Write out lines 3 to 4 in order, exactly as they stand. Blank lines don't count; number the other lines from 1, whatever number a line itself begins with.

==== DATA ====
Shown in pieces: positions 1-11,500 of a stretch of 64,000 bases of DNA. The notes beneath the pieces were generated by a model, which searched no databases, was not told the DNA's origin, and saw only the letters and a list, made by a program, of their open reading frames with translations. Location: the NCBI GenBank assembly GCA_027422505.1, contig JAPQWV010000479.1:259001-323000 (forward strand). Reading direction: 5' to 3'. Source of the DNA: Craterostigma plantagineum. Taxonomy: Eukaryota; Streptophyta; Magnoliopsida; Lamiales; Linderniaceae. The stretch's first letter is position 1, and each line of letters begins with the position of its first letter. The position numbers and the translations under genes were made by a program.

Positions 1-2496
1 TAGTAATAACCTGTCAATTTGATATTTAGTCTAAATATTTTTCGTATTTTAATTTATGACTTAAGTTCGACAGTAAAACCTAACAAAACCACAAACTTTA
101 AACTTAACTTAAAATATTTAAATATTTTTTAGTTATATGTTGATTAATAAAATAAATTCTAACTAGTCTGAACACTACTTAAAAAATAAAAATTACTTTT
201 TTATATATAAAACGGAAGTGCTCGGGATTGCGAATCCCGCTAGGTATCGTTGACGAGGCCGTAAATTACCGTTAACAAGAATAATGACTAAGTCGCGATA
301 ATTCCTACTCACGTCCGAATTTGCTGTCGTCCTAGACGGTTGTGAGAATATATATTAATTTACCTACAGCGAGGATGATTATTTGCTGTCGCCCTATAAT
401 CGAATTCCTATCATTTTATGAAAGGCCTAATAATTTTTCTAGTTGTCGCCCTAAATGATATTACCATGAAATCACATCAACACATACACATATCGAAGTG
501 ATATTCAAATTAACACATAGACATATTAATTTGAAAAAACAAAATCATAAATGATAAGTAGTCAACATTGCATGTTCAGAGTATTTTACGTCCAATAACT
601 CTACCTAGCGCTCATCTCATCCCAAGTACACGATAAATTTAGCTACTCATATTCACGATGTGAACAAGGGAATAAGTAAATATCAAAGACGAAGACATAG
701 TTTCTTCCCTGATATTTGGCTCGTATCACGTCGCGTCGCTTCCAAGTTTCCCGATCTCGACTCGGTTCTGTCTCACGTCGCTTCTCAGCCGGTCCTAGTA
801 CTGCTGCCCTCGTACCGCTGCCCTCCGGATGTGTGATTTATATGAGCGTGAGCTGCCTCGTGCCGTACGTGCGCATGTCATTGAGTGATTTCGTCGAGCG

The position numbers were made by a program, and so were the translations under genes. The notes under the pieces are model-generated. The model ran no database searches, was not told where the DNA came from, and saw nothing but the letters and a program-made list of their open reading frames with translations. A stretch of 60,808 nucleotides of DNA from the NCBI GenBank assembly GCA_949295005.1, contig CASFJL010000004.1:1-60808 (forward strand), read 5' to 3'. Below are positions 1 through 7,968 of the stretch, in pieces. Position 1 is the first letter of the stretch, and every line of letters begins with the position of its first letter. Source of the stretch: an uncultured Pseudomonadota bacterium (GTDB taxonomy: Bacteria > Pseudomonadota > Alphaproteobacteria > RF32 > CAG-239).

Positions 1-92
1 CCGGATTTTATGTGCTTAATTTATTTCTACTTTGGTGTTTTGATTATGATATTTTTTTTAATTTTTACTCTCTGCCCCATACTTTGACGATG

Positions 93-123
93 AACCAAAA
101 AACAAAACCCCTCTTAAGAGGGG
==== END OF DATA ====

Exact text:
1 TAGTAATAACCTGTCAATTTGATATTTAGTCTAAATATTTTTCGTATTTTAATTTATGACTTAAGTTCGACAGTAAAACCTAACAAAACCACAAACTTTA
101 AACTTAACTTAAAATATTTAAATATTTTTTAGTTATATGTTGATTAATAAAATAAATTCTAACTAGTCTGAACACTACTTAAAAAATAAAAATTACTTTT